Replication-dependent and -independent Responses of RAD18 to DNA damage in human cells

Satoshi Nakajima, Li Lan, Shin Ichiro Kanno, Noriko Usami, Katsumi Kobayashi, Masahiko Mori, Tadahiro Shiomi, Akira Yasui

    Research output: Contribution to journalArticlepeer-review

    47 Citations (Scopus)

    Abstract

    Postreplication repair facilitates tolerance of DNA damage during replication, overcoming termination of replication at sites of DNA damage. A major post-replication repair pathway in mammalian cells is translesion synthesis, which is carried out by specialized polymerase(s), such as polymerase η, and is identified by focus formation by the polymerase after irradiation with UVC light. The formation of these foci depends on RAD18, which ubiquitinates PCNA for the exchange of polymerases. To understand the initial processes in translesion synthesis, we have here analyzed the response to damage of RAD18 in human cells. We find that human RAD18 accumulates very rapidly and remains for a long period of time at sites of different types of DNA damage, including UVC light-induced lesions, and x-ray microbeam- and laser-induced single-strand breaks, in a cell cycle-independent manner. The accumulation of RAD18 at DNA damage is observed even when DNA replication is inhibited, and a small region containing a zinc finger motif located in the middle of RAD18 is essential and sufficient for the replication-independent damage accumulation. The zinc finger motif of RAD18 is not necessary for UV-induced polymerase η focus formation, but another SAP (SAF-A/B, Acinus and PIAS) motif near the zinc finger is required. These data indicate that RAD18 responds to DNA damage in two distinct ways, one replication-dependent and one replication-independent, involving the SAP and zinc finger motifs, respectively.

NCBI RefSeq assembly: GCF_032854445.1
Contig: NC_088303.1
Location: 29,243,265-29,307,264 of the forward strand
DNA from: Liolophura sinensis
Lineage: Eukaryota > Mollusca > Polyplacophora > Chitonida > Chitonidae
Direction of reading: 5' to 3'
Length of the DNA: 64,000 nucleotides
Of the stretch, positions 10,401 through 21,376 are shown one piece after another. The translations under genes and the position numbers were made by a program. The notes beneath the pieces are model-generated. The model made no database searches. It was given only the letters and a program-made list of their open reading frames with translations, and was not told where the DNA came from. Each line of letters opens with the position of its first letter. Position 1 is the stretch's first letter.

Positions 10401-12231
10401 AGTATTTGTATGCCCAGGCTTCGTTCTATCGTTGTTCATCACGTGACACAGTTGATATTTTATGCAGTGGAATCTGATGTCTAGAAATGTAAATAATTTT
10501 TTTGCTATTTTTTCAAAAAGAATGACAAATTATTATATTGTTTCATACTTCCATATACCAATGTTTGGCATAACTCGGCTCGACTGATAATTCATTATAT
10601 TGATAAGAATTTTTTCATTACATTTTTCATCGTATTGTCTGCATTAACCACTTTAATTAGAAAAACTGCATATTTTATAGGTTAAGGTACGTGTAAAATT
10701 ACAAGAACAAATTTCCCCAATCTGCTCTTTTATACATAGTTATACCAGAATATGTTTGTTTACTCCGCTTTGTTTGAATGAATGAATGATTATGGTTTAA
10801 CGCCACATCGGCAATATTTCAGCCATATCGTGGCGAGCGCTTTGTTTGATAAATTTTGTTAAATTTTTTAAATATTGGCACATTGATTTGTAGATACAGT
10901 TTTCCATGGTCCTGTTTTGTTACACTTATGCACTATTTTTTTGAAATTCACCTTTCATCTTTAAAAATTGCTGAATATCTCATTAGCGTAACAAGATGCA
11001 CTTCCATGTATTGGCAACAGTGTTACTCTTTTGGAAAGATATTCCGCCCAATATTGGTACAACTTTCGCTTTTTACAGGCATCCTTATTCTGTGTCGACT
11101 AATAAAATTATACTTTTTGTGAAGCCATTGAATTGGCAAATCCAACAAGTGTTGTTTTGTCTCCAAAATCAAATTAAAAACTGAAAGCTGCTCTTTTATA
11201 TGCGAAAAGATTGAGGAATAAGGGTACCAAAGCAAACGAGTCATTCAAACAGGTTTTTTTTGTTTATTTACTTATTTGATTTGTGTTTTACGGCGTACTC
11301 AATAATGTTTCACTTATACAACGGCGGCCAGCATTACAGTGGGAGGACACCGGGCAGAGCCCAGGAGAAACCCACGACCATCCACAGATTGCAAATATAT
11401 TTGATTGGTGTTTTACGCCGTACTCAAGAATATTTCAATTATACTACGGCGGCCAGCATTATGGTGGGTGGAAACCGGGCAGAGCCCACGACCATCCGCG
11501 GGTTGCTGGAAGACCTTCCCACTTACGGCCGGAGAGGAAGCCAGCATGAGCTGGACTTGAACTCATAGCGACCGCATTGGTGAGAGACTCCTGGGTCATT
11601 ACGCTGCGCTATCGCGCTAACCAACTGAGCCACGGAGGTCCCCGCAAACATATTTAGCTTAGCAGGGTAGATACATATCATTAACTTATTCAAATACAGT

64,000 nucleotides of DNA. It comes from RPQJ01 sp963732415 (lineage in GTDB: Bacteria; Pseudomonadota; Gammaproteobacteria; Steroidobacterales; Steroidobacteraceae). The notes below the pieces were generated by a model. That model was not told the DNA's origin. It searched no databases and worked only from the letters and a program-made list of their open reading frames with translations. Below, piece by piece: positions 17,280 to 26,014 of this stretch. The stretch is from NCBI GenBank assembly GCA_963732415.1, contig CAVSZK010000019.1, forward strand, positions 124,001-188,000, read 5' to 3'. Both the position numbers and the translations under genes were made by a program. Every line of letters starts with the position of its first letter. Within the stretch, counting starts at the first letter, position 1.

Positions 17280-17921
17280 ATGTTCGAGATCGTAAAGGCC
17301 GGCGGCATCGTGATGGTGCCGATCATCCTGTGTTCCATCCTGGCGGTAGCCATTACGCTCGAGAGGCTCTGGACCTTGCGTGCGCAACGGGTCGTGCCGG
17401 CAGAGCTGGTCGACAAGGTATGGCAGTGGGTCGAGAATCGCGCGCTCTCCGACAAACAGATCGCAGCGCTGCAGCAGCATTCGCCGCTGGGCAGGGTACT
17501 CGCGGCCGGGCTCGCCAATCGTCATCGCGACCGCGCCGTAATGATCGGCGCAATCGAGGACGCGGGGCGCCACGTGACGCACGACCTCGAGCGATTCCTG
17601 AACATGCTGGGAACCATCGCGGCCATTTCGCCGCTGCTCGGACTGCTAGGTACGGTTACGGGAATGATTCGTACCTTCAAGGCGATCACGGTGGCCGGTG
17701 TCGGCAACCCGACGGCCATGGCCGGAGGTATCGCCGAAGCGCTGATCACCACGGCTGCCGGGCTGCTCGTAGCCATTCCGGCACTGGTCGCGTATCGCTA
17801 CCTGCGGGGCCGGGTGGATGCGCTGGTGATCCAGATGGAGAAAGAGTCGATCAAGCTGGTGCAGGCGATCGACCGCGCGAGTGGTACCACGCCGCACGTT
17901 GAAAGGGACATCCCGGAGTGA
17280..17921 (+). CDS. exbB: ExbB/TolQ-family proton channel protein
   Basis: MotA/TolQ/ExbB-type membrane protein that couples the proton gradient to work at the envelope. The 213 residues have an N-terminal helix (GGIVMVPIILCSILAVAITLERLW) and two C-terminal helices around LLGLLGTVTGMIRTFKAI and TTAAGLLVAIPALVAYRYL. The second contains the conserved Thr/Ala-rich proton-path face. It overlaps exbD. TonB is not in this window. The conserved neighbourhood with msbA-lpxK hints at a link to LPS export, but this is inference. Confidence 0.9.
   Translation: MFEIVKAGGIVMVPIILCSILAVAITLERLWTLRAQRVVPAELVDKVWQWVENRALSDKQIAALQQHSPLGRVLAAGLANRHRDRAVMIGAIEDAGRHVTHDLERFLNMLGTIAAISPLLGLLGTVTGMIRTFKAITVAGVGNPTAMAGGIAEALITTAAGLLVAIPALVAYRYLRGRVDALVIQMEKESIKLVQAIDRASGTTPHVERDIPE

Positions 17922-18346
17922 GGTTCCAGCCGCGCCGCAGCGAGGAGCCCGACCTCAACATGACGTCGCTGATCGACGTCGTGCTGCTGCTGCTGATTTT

Original languageEnglish
    Pages (from-to)34687-34695
    Number of pages9
    JournalJournal of Biological Chemistry
    Volume281
    Issue number45
    DOIs
    Publication statusPublished - 2006 Nov 10

    ASJC Scopus subject areas

    • Biochemistry
    • Molecular Biology
    • Cell Biology

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